Former NC State wrestling champion Max Rohskopf found himself at the center of a controversy after making his UFC debut.
Rohskopf won the 2016 ACC championship with the Wolfpack at 165 pounds and twice qualified for the NCAA Tournament. Since then, he’s gone pro in mixed martial arts and won his first five fights, all by submission.
That earned him the attention of MMA’s major league — the UFC. Rohskopf was scheduled to appear on the organization’s Tuesday Night Contender Series — an online audition for a UFC contract. Win your Tuesday night fight and impress UFC president Dana White in the way you do it and a fighter could emerge with a UFC deal.
Fate intervened, however, giving Rohskopf his big break even earlier.
Joe Solecki, originally slated to fight Austin Hubbard at the UFC’s Las Vegas event on June 20, was pulled from the bout a week beforehand. The UFC needed a last-minute replacement to step in and fight Hubbard, and Rohskopf got the call. The UFC announcers said on the broadcast that Rohskopf took the fight with 10 days’ notice, but his team later said he only got the call five days before fight night.
In addition to the short notice, Rohskopf had to make weight. Fighters often weigh 20 pounds more than their weight class and take up to two weeks to drop the excess weight before fight night. Losing that much in a shorter period can wear out a fighter. His corner said he was also suffering from a turf toe injury.
It’s not unusual to step in at the last minute and take a UFC fight. Training is just as dangerous to a fighter as fighting in the cage, and injuries take place in training camp all the time. Most UFC cards feature at least one fighter coming in, like Rohskopf, with 10 days’ notice or fewer. In fact, Justin Jaynes won a Performance of the Night bonus on June 20 for winning his UFC debut with a knockout after taking the fight on less than a week’s notice when the originally scheduled fighter withdrew after two members of his corner team tested positive for COVID-19.
Jaynes and his corner said that they knew they had to win the fight by knockout early because the short notice meant he wouldn’t have the stamina to win a full 15-minute fight.
Jayne’s words would foreshadow the trouble Rohskopf found himself in. After a relatively even first round — Hubbard landed 13 strikes and Rohskopf’s 11 — Rohskopf opened the second round with a takedown.
Hubbard escaped easily, and ESPN’s announcing team immediately sensed trouble. “You can see the confidence wilting a little bit in the eyes of Rohskopf,” UFC Hall of Fame fighter and color commentator Michael Bisping said.
“Rohskopf’s looking a little uncomfortable here,” blow-by-blow announcer Jon Anik agreed.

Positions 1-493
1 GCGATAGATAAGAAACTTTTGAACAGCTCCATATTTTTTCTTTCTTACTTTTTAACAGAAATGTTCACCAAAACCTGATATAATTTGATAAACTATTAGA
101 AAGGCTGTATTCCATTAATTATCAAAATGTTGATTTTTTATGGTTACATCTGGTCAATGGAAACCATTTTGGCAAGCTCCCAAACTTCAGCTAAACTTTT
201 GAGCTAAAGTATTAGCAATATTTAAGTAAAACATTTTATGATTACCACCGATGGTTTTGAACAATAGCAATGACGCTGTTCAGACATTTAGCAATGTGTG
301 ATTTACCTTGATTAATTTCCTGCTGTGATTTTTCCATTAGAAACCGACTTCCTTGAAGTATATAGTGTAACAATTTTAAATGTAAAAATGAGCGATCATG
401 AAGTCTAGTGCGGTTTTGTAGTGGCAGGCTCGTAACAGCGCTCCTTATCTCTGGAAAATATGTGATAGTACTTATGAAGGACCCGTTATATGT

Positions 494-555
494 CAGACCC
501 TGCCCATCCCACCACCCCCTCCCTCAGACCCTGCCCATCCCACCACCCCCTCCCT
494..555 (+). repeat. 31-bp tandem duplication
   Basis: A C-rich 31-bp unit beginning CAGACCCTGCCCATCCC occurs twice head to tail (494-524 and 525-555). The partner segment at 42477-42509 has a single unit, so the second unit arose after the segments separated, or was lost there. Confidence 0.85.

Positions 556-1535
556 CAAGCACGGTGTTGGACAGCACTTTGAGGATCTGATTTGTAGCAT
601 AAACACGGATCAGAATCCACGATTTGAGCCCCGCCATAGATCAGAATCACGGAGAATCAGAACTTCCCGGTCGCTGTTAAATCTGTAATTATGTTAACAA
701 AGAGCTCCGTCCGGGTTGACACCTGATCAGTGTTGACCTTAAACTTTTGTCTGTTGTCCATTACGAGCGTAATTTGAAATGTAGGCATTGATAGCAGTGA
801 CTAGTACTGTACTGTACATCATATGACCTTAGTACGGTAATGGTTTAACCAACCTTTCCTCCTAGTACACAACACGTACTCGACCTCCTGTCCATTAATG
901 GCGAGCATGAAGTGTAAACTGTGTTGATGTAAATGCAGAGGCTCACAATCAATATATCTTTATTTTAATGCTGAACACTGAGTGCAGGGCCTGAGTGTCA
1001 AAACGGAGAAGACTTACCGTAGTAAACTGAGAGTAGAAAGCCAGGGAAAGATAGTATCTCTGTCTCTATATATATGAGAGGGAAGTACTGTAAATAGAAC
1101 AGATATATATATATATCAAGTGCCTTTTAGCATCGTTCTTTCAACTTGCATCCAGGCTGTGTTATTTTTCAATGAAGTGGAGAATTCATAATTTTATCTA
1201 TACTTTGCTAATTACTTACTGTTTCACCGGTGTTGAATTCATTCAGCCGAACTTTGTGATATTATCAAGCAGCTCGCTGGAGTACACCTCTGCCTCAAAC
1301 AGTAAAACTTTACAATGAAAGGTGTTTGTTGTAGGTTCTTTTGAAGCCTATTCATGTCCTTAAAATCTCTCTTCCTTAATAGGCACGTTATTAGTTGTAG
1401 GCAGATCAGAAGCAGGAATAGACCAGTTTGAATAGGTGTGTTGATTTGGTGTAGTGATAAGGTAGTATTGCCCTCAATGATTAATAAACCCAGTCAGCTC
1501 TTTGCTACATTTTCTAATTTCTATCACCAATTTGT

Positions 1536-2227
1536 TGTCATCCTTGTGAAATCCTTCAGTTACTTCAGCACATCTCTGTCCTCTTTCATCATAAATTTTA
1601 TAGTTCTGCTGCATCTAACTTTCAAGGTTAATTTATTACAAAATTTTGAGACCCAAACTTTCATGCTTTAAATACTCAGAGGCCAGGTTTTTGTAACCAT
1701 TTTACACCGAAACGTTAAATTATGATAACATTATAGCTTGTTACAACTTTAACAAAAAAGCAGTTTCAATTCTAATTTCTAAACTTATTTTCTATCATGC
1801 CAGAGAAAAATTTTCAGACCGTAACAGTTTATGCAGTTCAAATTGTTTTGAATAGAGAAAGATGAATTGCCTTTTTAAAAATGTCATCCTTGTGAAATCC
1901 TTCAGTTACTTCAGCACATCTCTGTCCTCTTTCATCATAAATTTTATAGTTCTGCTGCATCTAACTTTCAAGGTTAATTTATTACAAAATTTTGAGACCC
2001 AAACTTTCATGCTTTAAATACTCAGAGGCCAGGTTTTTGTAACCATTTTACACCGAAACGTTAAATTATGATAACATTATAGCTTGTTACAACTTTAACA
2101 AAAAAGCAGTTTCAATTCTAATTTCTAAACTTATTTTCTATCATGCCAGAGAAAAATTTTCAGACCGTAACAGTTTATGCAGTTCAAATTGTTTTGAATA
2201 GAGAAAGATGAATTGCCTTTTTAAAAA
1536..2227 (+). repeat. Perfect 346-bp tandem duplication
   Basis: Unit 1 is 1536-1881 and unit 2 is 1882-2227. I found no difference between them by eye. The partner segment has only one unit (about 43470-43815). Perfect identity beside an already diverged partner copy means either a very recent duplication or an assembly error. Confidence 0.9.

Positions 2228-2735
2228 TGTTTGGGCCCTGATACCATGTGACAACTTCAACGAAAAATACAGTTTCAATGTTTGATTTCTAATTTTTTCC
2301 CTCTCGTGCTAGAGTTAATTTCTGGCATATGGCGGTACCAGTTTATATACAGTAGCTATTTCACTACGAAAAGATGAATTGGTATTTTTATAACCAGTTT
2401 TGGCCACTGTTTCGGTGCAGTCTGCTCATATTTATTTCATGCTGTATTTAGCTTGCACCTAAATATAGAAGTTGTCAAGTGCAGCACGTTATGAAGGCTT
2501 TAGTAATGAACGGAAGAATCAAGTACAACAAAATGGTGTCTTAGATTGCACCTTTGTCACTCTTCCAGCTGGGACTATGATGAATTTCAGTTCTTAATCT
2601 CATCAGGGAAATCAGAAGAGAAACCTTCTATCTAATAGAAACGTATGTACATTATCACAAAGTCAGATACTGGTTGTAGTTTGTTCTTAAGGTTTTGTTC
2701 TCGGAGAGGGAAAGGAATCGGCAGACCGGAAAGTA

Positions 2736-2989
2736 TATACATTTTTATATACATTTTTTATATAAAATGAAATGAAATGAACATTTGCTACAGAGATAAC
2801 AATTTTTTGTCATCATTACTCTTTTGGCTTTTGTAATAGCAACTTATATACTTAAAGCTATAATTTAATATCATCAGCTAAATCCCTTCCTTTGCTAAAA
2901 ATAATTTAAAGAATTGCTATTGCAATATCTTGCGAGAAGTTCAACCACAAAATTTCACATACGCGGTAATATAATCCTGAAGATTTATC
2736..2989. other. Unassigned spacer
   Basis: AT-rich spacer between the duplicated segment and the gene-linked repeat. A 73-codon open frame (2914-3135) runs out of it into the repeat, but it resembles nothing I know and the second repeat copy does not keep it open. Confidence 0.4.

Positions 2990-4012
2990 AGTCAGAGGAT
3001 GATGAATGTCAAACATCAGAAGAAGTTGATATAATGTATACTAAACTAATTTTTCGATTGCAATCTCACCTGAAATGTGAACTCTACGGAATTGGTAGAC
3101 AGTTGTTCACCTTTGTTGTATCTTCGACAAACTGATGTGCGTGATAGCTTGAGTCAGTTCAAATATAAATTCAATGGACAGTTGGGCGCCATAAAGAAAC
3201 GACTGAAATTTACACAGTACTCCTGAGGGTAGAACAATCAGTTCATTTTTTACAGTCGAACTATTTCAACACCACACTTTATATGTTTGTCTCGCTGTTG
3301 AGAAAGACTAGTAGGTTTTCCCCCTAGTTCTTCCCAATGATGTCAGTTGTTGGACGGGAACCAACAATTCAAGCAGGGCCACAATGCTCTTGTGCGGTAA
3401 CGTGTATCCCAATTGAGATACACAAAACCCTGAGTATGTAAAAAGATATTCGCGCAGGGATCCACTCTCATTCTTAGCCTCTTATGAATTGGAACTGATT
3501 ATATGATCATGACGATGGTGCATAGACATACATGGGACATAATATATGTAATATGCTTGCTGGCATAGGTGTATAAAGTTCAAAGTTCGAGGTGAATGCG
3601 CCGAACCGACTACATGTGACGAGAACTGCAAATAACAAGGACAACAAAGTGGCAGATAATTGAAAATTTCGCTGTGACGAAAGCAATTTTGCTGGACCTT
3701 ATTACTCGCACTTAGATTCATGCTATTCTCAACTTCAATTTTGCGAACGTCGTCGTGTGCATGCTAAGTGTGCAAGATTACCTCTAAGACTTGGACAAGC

Hubbard began landing blows at will, snapping Rohskopf’s head back with punches.
“Hubbard starting to smell some blood in the water,” Anik said.
“It’s just target practice now,” Bisping said. “Rohskopf’s looking a little bit tired, a little bit wilted.”
When the dust cleared, Hubbard had utterly dominated the round, landing 43 punches and kicks to Rohskopf’s six. Hubbard landed more blows than the 30 Rohskopf attempted in the round.
“I could tell he was broken,” Hubbard said afterward. “I was landing some good shots, some hard shots. In my mind, that fight was not gonna make it to the end of the third.”
After the round, Rohskopf’s coach, Robert Drysdale, tried to encourage him, reminding him, “You’re a (expletive) champion,” but he knew he was out of gas.
Rohskopf asked Drysdale to “call it” and end the fight nine times during the one minute between rounds. Drysdale refused, encouraging Rohskopf to keep going. Referee Mark Smith apparently overheard the exchanges, however, and checked with Rohskopf before the start of the round, then waving off the fight.
That started the hottake firestorm. Drysdale and the rest of Rohskopf’s team were attacked by the media for refusing to listen to the fighter, who knew he’d had enough. Meanwhile, Rohskopf was attacked for quitting on the fight. Dan Hooker, scheduled to fight in a UFC main event next weekend, referred to him as a “marshmallow.”
White defended Rohskopf in the post-fight press conference.
“Let me tell you what, in this (expletive) sport, if you’re done, you’re done,” he said. “You should absolutely be able to quit. I know that it’s frowned upon, but guess what? Anybody that would talk (expletive) about you quitting, isn’t in there fighting. It’s real easy to be a critic. What these kids do is a whole other level.”
NC State wrestling coach Pat Popolizio, who saw Rohskopf go from a freshman with a losing record to ACC champion, also is firmly in his wrestler’s corner.
“Max has overcome a lot of adversity in his life,” he told the North State Journal. “He certainly can bounce back from this past weekend. I know some of the battles he has faced both on and off the wrestling mat, and each time he overcame an obstacle, it made him a better person. I will always support each and every one of my former wrestlers after they leave NC State, and I’m looking forward to watching Max reach his full potential in MMA.”